Rundown (8/18-8/24) Dude Whatever It’s Summer

The mixtapes, remixes, and mashups created by Team Teamwork, also known as Timothy Jacques, are a regular part of my musical rotation, and have been very influential on my personal tastes in music, introducing me to a number of genres and artists I otherwise wouldn’t have given the time of day.  Whether they take the form of endearing tracks to jam out to while doing more mundane daily activities, or, as is the case with this more recent work, surreal auditory odyssey that blend genres, tones, and concepts, resulting in something bizarrely claiming, yet also eerie and abrasive.  I bring this up because Team Teamwork recently released their latest entry in the Dude Whatever It’s Summer series, which is what I imagine nearly overdosing on one’s recreational drug of choice is like, but in the form of a 64 minute long diverse continuous medley.  So, yeah, if that truncated and clunky description sounds appealing to you, maybe give Dude Whatever It’s Summer 2019 a listen.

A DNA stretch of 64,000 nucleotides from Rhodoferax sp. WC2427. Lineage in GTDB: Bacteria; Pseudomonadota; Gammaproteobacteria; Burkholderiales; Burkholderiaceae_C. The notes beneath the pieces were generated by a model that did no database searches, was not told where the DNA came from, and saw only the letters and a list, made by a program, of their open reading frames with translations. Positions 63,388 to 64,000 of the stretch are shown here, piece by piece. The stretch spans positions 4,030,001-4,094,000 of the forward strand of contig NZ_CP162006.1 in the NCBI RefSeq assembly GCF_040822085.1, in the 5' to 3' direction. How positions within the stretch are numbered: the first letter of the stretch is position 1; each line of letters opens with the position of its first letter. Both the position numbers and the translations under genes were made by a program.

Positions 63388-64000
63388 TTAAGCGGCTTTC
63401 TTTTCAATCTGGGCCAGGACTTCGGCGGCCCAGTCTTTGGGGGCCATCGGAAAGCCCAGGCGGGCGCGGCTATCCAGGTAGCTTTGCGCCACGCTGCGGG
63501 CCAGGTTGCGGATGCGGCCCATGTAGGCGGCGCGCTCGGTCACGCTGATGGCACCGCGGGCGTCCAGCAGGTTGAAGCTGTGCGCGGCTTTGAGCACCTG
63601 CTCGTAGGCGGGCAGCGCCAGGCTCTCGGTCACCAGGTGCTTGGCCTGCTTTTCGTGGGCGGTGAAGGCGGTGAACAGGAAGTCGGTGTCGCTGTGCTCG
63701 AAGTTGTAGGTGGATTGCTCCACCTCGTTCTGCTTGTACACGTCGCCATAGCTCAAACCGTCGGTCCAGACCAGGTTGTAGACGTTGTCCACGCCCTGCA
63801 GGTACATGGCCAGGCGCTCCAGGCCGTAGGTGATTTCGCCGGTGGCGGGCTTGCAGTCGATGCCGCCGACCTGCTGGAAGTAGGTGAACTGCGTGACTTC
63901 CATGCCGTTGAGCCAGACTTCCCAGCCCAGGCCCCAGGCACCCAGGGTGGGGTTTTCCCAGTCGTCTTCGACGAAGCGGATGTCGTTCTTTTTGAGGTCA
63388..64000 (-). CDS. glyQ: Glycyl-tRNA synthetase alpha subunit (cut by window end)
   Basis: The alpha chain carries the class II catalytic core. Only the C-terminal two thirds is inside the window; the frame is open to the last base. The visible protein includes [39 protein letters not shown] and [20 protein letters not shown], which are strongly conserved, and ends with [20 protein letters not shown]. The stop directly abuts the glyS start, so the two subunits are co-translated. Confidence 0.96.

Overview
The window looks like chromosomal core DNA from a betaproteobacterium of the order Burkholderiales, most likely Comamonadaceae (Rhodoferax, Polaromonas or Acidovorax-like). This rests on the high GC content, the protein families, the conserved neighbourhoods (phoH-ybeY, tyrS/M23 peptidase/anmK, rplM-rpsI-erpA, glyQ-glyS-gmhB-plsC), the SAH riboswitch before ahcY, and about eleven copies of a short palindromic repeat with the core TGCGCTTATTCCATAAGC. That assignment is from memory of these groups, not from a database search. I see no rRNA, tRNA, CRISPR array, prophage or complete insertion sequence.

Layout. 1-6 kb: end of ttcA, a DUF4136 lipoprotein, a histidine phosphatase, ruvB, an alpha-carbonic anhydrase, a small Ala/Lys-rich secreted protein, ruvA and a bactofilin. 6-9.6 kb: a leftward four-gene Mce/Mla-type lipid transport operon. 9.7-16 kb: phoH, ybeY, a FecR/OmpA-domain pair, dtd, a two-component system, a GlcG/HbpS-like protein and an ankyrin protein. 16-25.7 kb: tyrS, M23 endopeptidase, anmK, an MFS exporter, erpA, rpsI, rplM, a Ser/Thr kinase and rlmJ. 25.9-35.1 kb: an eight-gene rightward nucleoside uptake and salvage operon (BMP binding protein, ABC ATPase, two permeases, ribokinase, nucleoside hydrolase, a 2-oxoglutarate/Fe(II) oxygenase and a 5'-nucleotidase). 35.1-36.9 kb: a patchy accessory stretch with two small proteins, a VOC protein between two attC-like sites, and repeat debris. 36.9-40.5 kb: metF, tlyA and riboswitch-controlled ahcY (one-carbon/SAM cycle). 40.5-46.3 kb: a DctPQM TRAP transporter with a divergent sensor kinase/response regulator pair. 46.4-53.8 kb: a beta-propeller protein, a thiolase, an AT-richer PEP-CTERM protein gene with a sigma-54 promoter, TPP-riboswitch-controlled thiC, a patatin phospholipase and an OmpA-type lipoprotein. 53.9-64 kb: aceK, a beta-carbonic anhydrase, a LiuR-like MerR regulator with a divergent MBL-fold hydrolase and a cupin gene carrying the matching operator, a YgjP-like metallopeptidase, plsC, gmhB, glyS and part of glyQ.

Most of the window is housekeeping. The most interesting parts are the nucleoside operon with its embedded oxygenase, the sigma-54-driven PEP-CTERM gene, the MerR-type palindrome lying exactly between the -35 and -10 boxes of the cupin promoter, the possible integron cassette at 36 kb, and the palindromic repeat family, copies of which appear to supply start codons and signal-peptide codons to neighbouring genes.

This past week was home to Gamescom, the other big gaming convention of the summer that creates a flood of news as minor announcements are made, details are shown, and a scattering of demos are provided to eager fans.  But the show lacks the same glutton of announcements and the ensuing hype that usually accompany your E3s or Nintendo Directs. Personally, between the Nintendo Indie World showcase that provided an assortment of indie games for people to buy for their Switch, another Stadia Connect that announced a number of new games coming to the service, while doing a poor job of selling it, and assorted announcements that popped up with little rhyme or reason, I had a hard time telling what was up and down for a hot minute.